business process outsourcing team was born after a client requested a
tailored service offering.


Ross:   What did you do
in the early days to define and create a distinct p2p culture and how has
this evolved over the subsequent ten years?


Mark:   At p2p we
started on the premise of providing a great service with integrity. We never
compromise our integrity to make a placement. This shapes our culture. As we
grew we made the decision to develop our own consultants. Our rotational
graduate program was structured to do away with specialised admin staff.
Administration is undertaken by graduates or trainees.


working in our office is either a recruitment consultant or training to be a
recruitment consultant. The management of the company is highly inclusive;
company performance, tactical and in some cases, strategic decisions are made
through consensus via our annual Strategy Day. Finally, I’ll repeat what I
say to everyone who joins p2p. “I wish I could have hired just one
normal person” – maybe that’s our culture!


Ross:   p2p are well
known as having a ‘grow your own’ approach to hiring its own recruitment
consultants. Why did you do take this approach, how well has it worked and
what have been the most significant learnings along the way?


Mark:   When we started
to grow, we did decide to also grow and develop our own consultants. We did
this because we had trained new consultants previously but also at that time
we were unable to hire experienced consultants as they didn’t want to join a
‘start up’! Now, ten years on, it is clear that this is one of the best
decisions we have made. The managers of three of our teams have come through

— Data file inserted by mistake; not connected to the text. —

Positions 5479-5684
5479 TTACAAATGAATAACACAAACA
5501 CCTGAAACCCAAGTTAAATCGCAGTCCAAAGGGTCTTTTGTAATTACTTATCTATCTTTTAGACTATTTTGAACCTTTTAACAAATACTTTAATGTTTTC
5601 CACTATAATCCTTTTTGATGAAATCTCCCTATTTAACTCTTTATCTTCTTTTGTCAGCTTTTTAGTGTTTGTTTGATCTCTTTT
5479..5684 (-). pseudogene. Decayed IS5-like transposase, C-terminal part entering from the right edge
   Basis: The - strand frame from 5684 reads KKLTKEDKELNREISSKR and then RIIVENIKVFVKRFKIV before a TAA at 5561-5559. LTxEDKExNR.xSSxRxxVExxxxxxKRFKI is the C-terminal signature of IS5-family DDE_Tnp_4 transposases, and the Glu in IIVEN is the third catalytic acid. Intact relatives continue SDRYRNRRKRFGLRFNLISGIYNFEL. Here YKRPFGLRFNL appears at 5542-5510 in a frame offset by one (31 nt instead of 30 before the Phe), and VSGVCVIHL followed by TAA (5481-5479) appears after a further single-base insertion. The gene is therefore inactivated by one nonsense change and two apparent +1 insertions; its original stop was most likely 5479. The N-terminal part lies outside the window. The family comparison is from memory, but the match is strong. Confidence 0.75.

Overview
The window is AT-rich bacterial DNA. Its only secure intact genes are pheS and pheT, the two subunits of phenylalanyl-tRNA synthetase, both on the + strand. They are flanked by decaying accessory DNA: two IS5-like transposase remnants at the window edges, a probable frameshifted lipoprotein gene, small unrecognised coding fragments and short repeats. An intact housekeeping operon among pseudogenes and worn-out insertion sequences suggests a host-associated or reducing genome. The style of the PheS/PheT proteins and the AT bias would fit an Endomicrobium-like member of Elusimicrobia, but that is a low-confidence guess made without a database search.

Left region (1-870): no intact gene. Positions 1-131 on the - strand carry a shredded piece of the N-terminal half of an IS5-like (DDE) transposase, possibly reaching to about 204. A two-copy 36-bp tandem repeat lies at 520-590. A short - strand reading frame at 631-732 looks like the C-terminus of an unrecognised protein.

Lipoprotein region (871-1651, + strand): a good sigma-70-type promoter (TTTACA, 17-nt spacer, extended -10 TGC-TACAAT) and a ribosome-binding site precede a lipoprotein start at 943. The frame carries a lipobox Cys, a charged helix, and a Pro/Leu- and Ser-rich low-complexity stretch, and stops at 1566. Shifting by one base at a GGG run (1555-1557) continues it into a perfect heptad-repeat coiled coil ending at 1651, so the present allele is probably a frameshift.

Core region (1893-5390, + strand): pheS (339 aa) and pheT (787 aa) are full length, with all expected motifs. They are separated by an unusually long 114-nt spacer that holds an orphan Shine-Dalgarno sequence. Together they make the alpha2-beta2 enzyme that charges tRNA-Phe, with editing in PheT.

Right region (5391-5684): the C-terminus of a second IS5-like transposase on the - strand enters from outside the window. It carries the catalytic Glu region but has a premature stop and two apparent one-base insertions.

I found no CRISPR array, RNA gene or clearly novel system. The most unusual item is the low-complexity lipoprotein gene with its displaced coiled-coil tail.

this program.


program enhances our culture and instills loyalty as shown through 18 of our
50 people (36%) having been with the company over
five years
. Our consultant turnover last year was just 6%. The
graduate program is not the only reason for this, but it is a big part of it.
People are able to have a career with us.


Ross:   P2p has expanded
from one office to four offices. What have you learned about growing through
the expansion of your physical presence?


Mark:   It’s not easy!
Having success in one location does not automatically lead to success in
another. People are tribal and each office has evolved on its own. People
need to have experienced success in one office before they move to one of the
new offices.


can then transfer the systems, procedures and more importantly the
behaviours, of their original office. Secondly, you need to have your systems
and procedures in place. It’s old news now, but get everything in the cloud
so you can apply a ‘cookie cutter’ approach to every new office.


Ross:   What role has
Greg Savage, as a non-executive director, played in the growth or p2p? How
has it changed (if it has) over the ten years?


has been an advisor to Manda, Simon and I since we opened. Whenever there is
a big call to make or a significant strategic decision, we would run it by
Greg for his view. Most times (pleasingly), Greg confirmed our own thinking
but with some decisions he provided an invaluable perspective we hadn’t
considered. A good example of this would be the way we handled the GFC.


Greg’s advice, we were able to steer the company through the turmoil and gain
market share. I would also suggest having a non-executive Director on the
board, whether you have the opportunity to have Greg or someone else, creates
a reporting line that many new recruitment company owners don’t have. This
means that in your day-to-day actions you will make decisions not purely
based for your own benefit but also with the consideration of how you report
this decision to the Board. This is a great discipline as it keeps you from
getting distracted and/or making ill-considered decisions.


are the most significant changes that p2p (and more broadly, the recruitment
industry) have had to deal with in terms of client and candidate behaviour
since 2005?


Mark:   The rise and